That's leaves only you.

HOS:

Hours Of Service

HOS refers to the logbook hours of service regulations.
Patrick C.'s Comment
member avatar

I am on a sugar load. BOL says 37k lbs. I scaled at 77k gross. I have had this trailer for a few days now. Empty I am around 33k gross. Needless to say the BOL is off by about 7k lbs.

Errol V.'s Comment
member avatar

The only weight that needs to be accurate is your total wt., and the axles < their limits. Beyond that, the accuracy of the BOL isn't all that important.

Patrick C.'s Comment
member avatar

Up until now my BOLs have been fairly accurate. Within 1k lbs. This is the first time it has been way off the mark. I knew something wasn't right within a few minutes of pulling out of the shipper , so I headed to the nearest scale.

Shipper:

The customer who is shipping the freight. This is where the driver will pick up a load and then deliver it to the receiver or consignee.

miracleofmagick's Comment
member avatar

True, but I believe his point was to not trust the weights listed on the bol for that very reason.

The only weight that needs to be accurate is your total wt., and the axles < their limits. Beyond that, the accuracy of the BOL isn't all that important.

Errol V.'s Comment
member avatar

True, but I believe his point was to not trust the weights listed on the bol for that very reason.

double-quotes-start.png

The only weight that needs to be accurate is your total wt., and the axles < their limits. Beyond that, the accuracy of the BOL isn't all that important.

double-quotes-end.png

Precisely. That's how this topic has gotten to the pages, so far.

I've been to many places that have in/out scaling of loads. The numbers may not be right, but if they are simply getting the load weight, the scales are close enough for that.

But at the same shipper , you need an accurate weight if your load is over 30,000.

Shipper:

The customer who is shipping the freight. This is where the driver will pick up a load and then deliver it to the receiver or consignee.

Page 3 of 5 Previous Page Next Page Go To Page:

New Reply:

New! Check out our help videos for a better understanding of our forum features

Bold
Italic
Underline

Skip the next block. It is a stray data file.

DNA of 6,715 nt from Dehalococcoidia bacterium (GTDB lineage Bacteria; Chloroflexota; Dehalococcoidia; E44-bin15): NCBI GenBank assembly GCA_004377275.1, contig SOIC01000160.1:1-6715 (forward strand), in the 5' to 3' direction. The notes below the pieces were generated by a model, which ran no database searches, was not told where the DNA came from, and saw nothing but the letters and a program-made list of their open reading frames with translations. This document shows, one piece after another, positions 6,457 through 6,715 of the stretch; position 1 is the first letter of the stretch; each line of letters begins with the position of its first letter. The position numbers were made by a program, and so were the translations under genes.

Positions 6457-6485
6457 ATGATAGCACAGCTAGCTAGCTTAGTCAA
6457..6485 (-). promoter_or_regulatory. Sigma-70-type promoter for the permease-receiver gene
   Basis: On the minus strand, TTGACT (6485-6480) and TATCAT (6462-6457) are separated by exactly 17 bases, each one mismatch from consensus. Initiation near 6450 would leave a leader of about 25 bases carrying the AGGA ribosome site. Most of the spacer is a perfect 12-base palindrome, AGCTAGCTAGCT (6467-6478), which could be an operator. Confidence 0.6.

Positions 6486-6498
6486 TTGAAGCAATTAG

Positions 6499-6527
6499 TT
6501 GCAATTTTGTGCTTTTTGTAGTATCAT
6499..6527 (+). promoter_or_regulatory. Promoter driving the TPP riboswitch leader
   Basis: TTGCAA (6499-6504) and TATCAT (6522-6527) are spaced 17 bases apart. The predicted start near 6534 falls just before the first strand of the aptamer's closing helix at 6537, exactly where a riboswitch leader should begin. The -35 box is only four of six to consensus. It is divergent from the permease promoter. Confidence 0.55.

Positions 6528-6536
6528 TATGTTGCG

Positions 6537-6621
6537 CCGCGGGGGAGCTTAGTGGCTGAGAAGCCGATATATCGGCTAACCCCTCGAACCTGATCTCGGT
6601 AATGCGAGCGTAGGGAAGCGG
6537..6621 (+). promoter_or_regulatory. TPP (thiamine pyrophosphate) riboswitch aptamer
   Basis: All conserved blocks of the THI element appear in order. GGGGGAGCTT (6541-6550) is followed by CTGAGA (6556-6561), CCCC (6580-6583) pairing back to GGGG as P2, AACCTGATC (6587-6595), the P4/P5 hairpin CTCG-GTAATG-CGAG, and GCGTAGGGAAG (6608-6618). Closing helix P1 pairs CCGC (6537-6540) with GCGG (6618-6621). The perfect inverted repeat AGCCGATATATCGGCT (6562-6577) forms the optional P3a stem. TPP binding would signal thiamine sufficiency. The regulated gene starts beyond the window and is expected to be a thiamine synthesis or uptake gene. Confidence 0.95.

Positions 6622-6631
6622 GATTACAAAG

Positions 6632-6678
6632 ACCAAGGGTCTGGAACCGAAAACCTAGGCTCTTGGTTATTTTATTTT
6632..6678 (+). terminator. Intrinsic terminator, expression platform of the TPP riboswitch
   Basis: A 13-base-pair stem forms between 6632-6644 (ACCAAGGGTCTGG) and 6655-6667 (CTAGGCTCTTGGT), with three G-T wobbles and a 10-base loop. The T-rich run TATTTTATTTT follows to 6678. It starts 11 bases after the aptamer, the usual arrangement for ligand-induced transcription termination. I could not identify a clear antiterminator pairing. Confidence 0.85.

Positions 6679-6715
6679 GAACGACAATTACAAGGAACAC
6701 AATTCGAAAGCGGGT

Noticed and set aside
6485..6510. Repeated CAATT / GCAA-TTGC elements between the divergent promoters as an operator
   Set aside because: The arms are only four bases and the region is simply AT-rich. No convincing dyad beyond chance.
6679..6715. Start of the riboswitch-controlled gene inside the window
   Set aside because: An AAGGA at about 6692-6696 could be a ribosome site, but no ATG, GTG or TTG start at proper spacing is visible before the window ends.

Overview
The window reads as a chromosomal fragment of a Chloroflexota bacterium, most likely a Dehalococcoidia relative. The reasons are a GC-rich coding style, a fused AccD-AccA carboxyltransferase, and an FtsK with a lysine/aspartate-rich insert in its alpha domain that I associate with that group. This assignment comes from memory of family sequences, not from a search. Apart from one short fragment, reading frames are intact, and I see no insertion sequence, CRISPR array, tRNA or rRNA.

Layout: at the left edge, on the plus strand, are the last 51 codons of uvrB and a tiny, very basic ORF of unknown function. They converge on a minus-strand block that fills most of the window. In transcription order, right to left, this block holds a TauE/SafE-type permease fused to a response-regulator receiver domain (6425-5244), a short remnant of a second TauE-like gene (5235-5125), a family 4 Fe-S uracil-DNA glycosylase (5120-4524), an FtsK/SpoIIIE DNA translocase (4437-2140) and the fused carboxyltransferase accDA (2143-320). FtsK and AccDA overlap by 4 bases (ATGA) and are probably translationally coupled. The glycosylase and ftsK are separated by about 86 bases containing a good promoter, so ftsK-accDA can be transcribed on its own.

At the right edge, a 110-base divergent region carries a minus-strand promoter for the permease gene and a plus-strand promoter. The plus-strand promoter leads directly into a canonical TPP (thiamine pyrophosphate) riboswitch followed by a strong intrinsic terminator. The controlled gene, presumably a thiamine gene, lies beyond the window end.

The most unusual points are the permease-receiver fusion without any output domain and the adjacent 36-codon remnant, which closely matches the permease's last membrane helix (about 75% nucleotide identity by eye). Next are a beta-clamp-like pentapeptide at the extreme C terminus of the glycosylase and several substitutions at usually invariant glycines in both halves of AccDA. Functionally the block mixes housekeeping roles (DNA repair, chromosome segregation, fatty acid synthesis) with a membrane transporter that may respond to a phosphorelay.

Quote
Photo
Link
Smiley
Links On TruckingTruth


example: TruckingTruth Homepage



example: http://www.truckingtruth.com
Submit
Cancel

Need help? We have instructions for sharing photos from photo sharing sites



example: http://www.truckingtruth.com/images/header.jpg
Submit
Cancel

Click on any of the buttons below to insert a link to that section of TruckingTruth:

Getting Started In Trucking High Road Training Program Company-Sponsored Training Programs Truck Driver's Career Guide Choosing A School Choosing A Company Truck Driving Schools Truck Driving Jobs Apply For Truck Driving Jobs DOT Physical Drug Testing Items To Pack Pre-Hire Letters CDL Practice Tests Trucking Company Reviews Brett's Book Leasing A Truck Pre-Trip Inspection Learn The Logbook Rules Sleep Apnea
Done
Done

0 characters so far - 5,500 maximum allowed.
Submit Preview

Preview:

Submit
Cancel

This topic has the following tags:

Hard Lessons Learned Trailers Truck Driving Stories Weight and Scales
Click on any of the buttons above to view topics with that tag, or you can view a list of all forum tags here.

Join Us!

We have an awesome set of tools that will help you understand the trucking industry and prepare for a great start to your trucking career. Not only that, but everything we offer here at TruckingTruth is 100% free - no strings attached! Sign up now and get instant access to our member's section:
High Road Training Program Logo
  • The High Road Training Program
  • The High Road Article Series
  • The Friendliest Trucker's Forum Ever!
  • Email Updates When New Articles Are Posted

About Us

TruckingTruth was founded by Brett Aquila (that's me!), a 15 year truck driving veteran, in January 2007. After 15 years on the road I wanted to help people understand the trucking industry and everything that came with the career and lifestyle of an over the road trucker. We'll help you make the right choices and prepare for a great start to your trucking career.

Read More

Becoming A Truck Driver

Becoming A Truck Driver is a dream we've all pondered at some point in our lives. We've all wondered if the adventure and challenges of life on the open road would suit us better than the ordinary day to day lives we've always known. At TruckingTruth we'll help you decide if trucking is right for you and help you get your career off to a great start.

Learn More